Confusing Politics and Religion
Confusing Politics and Religion - A Review of 'Reclaiming Hope' by Michael Wear

Everybody hates moderates.

Nowhere is this fact more apparent than in politics and religion.

When you stand in the middle of the road, you’re bound to get hit from both sides. And though I know this, I can’t help myself.

I’m a middle-of-the-road kinda guy. In fact, my middle-of-the-roadness is such a part of me, I have a good friend who regularly asks me to decide between two extremes and then smirks when I inevitably say, “The truth is probably somewhere in-between.”

So trust me on this. I’m speaking from experience.

Nobody likes a moderate.

If I’m Not a Democrat, I Must Be a Republican…Right?

Take last year for example. You may or may not have noticed that it was an election year. And as with most election years here in the good-ol-US-of-A, we had two options: Donald Trump and Hillary Clinton. And I didn’t like either option. I didn’t agree with either one’s positions 100% but that’s to be expected. More than that, I didn’t feel like either one had the character or temperament to be the most powerful person in the world.

But people had a hard time understanding my position.

“I don’t like Donald Trump,” I’d say to wide eyes and a gaping mouth. “You mean you’re going to vote for Hillary Clinton?!” they’d ask.

“No, I didn’t say that. I don’t like her either.” I’d respond – slightly perplexed. “I don’t like either one of them.”

For some reason, people saw my lack of support for Donald Trump as actual support for Hillary Clinton. But I opposed her just as much as him. From what I can tell, the problem is that we’ve become so polarized we can only see in two colors: black and white. My way or the highway. Republican and Democrat.

And so we package up a whole lot of beliefs into one word and try to sell it as if they’re all innately connected.

So to be a ‘Republican’ or ‘Conservative’ means that you’re ‘Christian’, ‘Pro-Life’, ‘Pro-Traditional Marriage’, ‘Pro-Capitalism’, ‘Pro-Gun’, etc.

And to be a ‘Democrat’ or ‘Liberal’ means that you’re ‘Secular’, ‘Pro-Choice’, ‘Pro-Gay Marriage’, ‘Pro-Socialism’, ‘Pro-Gun Control’, etc.

And that’s that.

But what if I don’t want to buy either box?

Breaking Out of the Box

What if there are certain policies that I agree with (or disagree with) on both sides? For example, I’m ardently pro-life. But for me, that works its way out into being against both abortion and the death penalty. Likewise, I lean toward a more libertarian-flavored conservatism which means I’m for religious freedom across the board: I think Christian bakers should be able to opt-out of making pastries that go against their consciences (as I would for Jewish ones who don’t want to decorate cakes for neo-nazis) but I also think Muslims and those of other faiths should be able to freely build places of worship and wear the kind of clothing that their consciences dictate.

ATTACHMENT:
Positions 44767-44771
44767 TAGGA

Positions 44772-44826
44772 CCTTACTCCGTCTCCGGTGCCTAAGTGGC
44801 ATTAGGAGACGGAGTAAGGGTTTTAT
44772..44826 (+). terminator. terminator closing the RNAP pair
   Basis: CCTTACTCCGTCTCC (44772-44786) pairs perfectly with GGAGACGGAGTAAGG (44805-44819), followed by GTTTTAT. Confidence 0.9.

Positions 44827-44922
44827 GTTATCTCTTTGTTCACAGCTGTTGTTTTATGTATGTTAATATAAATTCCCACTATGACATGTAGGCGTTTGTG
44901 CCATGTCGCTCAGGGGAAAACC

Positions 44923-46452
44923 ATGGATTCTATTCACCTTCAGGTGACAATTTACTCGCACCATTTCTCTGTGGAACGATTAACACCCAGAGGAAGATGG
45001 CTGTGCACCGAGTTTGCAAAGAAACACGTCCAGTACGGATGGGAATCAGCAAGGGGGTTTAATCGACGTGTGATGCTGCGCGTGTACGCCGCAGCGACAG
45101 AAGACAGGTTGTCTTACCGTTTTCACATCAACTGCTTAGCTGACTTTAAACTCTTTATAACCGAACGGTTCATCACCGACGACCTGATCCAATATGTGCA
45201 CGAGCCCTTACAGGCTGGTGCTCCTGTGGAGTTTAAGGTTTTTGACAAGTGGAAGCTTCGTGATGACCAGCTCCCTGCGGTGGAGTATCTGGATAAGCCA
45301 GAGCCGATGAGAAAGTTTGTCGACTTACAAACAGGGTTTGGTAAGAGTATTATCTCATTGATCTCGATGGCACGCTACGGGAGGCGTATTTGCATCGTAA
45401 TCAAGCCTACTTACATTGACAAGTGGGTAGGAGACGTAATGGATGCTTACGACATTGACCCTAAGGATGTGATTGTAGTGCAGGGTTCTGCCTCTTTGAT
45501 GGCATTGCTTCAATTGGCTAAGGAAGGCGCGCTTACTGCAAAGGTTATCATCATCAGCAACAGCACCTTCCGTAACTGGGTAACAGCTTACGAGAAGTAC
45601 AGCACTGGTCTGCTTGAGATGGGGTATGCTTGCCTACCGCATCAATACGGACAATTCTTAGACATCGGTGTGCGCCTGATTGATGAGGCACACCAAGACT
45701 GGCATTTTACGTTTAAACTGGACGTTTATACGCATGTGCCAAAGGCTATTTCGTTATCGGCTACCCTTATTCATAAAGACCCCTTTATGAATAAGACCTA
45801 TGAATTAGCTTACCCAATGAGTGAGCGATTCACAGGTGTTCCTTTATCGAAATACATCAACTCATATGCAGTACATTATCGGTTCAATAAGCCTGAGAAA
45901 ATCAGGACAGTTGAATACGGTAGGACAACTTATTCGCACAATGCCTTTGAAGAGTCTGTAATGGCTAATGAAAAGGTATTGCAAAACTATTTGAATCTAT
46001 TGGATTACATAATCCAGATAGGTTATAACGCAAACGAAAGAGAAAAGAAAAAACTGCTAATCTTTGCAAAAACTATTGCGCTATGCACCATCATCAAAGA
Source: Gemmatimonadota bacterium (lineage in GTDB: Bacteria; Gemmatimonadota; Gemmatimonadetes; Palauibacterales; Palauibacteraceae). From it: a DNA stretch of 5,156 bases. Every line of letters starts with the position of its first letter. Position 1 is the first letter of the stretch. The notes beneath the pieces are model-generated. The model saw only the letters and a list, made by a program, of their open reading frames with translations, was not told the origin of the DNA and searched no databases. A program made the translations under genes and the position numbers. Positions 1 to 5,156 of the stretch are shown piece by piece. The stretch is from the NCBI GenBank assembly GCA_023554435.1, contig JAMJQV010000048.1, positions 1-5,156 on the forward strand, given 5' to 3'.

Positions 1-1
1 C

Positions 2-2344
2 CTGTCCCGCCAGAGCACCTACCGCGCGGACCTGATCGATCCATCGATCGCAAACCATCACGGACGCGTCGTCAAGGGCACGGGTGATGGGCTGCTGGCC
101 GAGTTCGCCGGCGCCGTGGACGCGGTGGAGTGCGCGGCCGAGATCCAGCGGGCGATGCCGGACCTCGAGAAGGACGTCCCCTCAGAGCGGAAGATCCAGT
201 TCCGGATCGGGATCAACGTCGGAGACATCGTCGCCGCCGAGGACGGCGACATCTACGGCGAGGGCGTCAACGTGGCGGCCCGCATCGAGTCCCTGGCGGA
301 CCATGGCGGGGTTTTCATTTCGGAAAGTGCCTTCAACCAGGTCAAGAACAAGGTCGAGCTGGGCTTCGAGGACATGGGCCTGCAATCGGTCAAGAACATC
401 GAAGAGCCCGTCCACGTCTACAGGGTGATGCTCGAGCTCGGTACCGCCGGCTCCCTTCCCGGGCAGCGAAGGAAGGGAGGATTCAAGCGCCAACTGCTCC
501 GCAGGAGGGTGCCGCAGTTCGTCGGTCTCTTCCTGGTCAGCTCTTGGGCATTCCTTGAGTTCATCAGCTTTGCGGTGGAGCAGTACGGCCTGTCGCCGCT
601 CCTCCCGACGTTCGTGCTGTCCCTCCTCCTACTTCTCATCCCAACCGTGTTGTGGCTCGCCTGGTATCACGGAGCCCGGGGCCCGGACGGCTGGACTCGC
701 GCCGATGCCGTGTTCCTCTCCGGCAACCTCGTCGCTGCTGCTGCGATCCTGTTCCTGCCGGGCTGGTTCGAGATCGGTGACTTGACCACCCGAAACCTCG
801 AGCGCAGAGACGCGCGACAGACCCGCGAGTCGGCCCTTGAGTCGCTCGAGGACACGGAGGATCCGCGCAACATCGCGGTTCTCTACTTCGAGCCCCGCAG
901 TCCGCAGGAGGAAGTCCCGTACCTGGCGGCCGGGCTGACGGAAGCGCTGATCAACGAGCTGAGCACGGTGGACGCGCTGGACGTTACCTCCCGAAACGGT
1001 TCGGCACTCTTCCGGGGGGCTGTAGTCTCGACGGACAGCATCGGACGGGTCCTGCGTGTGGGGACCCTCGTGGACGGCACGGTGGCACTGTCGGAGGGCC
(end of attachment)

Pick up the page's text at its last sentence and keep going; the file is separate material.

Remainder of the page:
We need to be careful, as Christians, about how much of our political ideology we attribute to scripture.

Perhaps I should explain what I mean here. I would definitely consider myself a free-market capitalist. But I’m not under the illusion that scripture mandates that position. It doesn’t. Likewise, there’s nothing innate about socialism that runs counter to the gospel. I don’t like socialism because I don’t believe it works. Not because it’s ‘ungodly.’

Likewise, scripture doesn’t mandate political positions on gun-control (or sword-control), the environment, tax policy, or dozens of other things. And yet I’ve heard Christians argue these things – and many others – as if there is a ‘biblical’ position. There isn’t. Sure, there are principles that we can apply to seek to find a position that honors God and respects creation. But scripture never says, “Thou shalt lower carbon emissions” or “Thou shalt have the right to bear arms.”

And when we do seek to apply the Scriptures to our politics, we need to be careful that we aren’t simply prooftexting – searching for the passage that backs up what we already believe and want scripture to say.

God is Not a Capitalist

Again, a couple of examples might be appropriate here. I’ve heard conservative Christians try to ground their arguments against welfare and for low rates of taxation on scripture. But that simply doesn’t work. When God established the nation of Israel, he did not establish it as a ‘conservative’, capitalist paradise. For example, he specifically told landowners that after harvesting their fields, they couldn’t go back and make sure they got it all. Instead, they were to leave it for the immigrants, the orphans, and the widows (Deuteronomy 24:19).

“But it was their land!” the capitalist might argue, “They did the work of sowing and reaping! That grain belonged to them!”

Not according to God.